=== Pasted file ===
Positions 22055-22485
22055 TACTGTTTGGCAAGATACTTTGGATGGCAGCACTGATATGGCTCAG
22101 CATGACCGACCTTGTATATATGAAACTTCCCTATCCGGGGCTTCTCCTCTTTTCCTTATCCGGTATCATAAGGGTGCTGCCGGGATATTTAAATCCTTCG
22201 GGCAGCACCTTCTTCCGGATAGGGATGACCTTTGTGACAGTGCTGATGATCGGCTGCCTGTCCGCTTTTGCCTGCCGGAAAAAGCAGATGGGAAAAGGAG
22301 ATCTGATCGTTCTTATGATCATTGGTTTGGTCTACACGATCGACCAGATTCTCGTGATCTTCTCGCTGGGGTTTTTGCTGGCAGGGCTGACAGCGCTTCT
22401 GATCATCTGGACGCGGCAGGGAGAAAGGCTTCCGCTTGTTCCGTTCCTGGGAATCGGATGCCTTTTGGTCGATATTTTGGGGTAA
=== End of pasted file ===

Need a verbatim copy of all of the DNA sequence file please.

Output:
Positions 22055-22485
22055 TACTGTTTGGCAAGATACTTTGGATGGCAGCACTGATATGGCTCAG
22101 CATGACCGACCTTGTATATATGAAACTTCCCTATCCGGGGCTTCTCCTCTTTTCCTTATCCGGTATCATAAGGGTGCTGCCGGGATATTTAAATCCTTCG
22201 GGCAGCACCTTCTTCCGGATAGGGATGACCTTTGTGACAGTGCTGATGATCGGCTGCCTGTCCGCTTTTGCCTGCCGGAAAAAGCAGATGGGAAAAGGAG
22301 ATCTGATCGTTCTTATGATCATTGGTTTGGTCTACACGATCGACCAGATTCTCGTGATCTTCTCGCTGGGGTTTTTGCTGGCAGGGCTGACAGCGCTTCT
22401 GATCATCTGGACGCGGCAGGGAGAAAGGCTTCCGCTTGTTCCGTTCCTGGGAATCGGATGCCTTTTGGTCGATATTTTGGGGTAA